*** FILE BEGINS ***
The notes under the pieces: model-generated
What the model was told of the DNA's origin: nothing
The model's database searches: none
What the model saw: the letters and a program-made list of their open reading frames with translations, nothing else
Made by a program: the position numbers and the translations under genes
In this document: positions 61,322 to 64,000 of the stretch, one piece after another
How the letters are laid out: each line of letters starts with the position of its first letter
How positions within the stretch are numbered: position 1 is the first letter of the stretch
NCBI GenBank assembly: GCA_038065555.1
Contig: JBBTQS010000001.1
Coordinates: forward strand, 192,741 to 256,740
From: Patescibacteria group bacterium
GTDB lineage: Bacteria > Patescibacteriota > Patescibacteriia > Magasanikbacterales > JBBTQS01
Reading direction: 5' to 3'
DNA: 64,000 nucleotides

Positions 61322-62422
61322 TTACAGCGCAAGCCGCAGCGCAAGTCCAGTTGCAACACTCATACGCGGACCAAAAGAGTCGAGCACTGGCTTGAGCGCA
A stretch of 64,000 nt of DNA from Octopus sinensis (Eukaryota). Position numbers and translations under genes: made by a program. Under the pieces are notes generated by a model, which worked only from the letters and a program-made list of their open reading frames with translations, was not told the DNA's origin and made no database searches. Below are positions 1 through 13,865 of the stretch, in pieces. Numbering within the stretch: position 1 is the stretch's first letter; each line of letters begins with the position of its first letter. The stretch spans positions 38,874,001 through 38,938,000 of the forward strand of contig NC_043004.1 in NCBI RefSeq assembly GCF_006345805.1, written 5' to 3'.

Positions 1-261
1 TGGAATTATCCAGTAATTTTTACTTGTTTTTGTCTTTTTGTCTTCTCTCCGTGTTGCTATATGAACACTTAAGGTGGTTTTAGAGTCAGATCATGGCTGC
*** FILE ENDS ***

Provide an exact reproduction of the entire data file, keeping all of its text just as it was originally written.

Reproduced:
The notes under the pieces: model-generated
What the model was told of the DNA's origin: nothing
The model's database searches: none
What the model saw: the letters and a program-made list of their open reading frames with translations, nothing else
Made by a program: the position numbers and the translations under genes
In this document: positions 61,322 to 64,000 of the stretch, one piece after another
How the letters are laid out: each line of letters starts with the position of its first letter
How positions within the stretch are numbered: position 1 is the first letter of the stretch
NCBI GenBank assembly: GCA_038065555.1
Contig: JBBTQS010000001.1
Coordinates: forward strand, 192,741 to 256,740
From: Patescibacteria group bacterium
GTDB lineage: Bacteria > Patescibacteriota > Patescibacteriia > Magasanikbacterales > JBBTQS01
Reading direction: 5' to 3'
DNA: 64,000 nucleotides

Positions 61322-62422
61322 TTACAGCGCAAGCCGCAGCGCAAGTCCAGTTGCAACACTCATACGCGGACCAAAAGAGTCGAGCACTGGCTTGAGCGCA
A stretch of 64,000 nt of DNA from Octopus sinensis (Eukaryota). Position numbers and translations under genes: made by a program. Under the pieces are notes generated by a model, which worked only from the letters and a program-made list of their open reading frames with translations, was not told the DNA's origin and made no database searches. Below are positions 1 through 13,865 of the stretch, in pieces. Numbering within the stretch: position 1 is the stretch's first letter; each line of letters begins with the position of its first letter. The stretch spans positions 38,874,001 through 38,938,000 of the forward strand of contig NC_043004.1 in NCBI RefSeq assembly GCF_006345805.1, written 5' to 3'.

Positions 1-261
1 TGGAATTATCCAGTAATTTTTACTTGTTTTTGTCTTTTTGTCTTCTCTCCGTGTTGCTATATGAACACTTAAGGTGGTTTTAGAGTCAGATCATGGCTGC